Molecular Investigation of Chicken Acid-Sensing Ion Channel 1 β11-12 Linker Isomerization and Channel Kinetics

Matthew L. Rook, Anna Ananchenko, Maria Musgaard, David M. MacLean
2021 Frontiers in Cellular Neuroscience  
Structures of the trimeric acid-sensing ion channel have been solved in the resting, toxin-bound open and desensitized states. Within the extracellular domain, there is little difference between the toxin-bound open state and the desensitized state. The main exception is that a loop connecting the 11th and 12th β-strand, just two amino acid residues long, undergoes a significant and functionally critical re-orientation or flipping between the open and desensitized conformations. Here we
more » ... ate how specific interactions within the surrounding area influence linker stability in the "flipped" desensitized state using all-atom molecular dynamics simulations. An inherent challenge is bringing the relatively slow channel desensitization and recovery processes (in the milliseconds to seconds) within the time window of all-atom simulations (hundreds of nanoseconds). To accelerate channel behavior, we first identified the channel mutations at either the Leu414 or Asn415 position with the fastest recovery kinetics followed by molecular dynamics simulations of these mutants in a deprotonated state, accelerating recovery. By mutating one residue in the loop and examining the evolution of interactions in the neighbor, we identified a novel electrostatic interaction and validated prior important interactions. Subsequent functional analysis corroborates these findings, shedding light on the molecular factors controlling proton-mediated transitions between functional states of the channel. Together, these data suggest that the flipped loop in the desensitized state is stabilized by interactions from surrounding regions keeping both L414 and N415 in place. Interestingly, very few mutations in the loop allow for equivalent channel kinetics and desensitized state stability. The high degree of sequence conservation in this region therefore indicates that the stability of the ASIC desensitized state is under strong selective pressure and underlines the physiological importance of desensitization.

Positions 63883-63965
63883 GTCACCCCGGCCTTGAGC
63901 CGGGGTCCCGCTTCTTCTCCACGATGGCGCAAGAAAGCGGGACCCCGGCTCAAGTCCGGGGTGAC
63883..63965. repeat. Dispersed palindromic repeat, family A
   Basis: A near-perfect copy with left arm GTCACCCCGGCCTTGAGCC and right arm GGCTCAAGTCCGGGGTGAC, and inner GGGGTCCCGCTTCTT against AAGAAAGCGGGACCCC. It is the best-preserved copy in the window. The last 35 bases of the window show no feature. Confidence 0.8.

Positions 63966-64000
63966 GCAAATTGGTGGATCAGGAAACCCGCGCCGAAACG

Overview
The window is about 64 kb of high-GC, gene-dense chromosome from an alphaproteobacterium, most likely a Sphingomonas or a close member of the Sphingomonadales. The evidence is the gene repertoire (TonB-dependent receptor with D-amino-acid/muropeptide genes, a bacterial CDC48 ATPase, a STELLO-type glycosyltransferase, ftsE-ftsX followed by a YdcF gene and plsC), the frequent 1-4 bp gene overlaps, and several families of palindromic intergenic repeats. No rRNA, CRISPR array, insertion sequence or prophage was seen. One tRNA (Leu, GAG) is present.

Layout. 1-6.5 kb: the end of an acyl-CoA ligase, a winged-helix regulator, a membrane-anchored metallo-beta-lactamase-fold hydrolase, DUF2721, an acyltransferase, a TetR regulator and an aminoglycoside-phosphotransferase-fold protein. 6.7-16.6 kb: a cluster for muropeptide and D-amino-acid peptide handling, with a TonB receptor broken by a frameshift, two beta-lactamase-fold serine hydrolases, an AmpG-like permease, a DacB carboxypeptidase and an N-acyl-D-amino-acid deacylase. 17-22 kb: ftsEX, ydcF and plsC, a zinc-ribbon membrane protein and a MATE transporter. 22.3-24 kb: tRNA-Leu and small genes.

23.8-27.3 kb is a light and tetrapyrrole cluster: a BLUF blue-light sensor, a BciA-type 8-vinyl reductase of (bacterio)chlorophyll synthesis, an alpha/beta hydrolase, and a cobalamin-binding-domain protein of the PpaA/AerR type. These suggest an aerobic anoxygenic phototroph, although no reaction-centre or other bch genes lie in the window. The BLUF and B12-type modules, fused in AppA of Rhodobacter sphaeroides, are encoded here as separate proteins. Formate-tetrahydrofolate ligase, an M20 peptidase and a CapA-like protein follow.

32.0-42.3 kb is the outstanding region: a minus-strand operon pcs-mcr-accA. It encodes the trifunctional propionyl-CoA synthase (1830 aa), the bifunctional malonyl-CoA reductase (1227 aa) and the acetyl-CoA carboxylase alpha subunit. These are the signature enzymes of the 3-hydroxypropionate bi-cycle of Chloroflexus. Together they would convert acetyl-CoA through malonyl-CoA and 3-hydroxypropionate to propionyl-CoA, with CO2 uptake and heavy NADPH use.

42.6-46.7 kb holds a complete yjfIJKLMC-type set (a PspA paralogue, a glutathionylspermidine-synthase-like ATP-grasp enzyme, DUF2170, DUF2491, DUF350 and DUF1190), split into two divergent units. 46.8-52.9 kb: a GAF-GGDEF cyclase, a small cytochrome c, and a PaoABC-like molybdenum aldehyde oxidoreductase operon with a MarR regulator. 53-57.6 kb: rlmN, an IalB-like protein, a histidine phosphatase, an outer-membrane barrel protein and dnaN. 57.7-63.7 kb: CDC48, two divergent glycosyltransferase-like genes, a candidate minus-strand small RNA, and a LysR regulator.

doi:10.3389/fncel.2021.761813 pmid:34924957 pmcid:PMC8675884 fatcat:mikfr5357fakdaav5zr5yyempi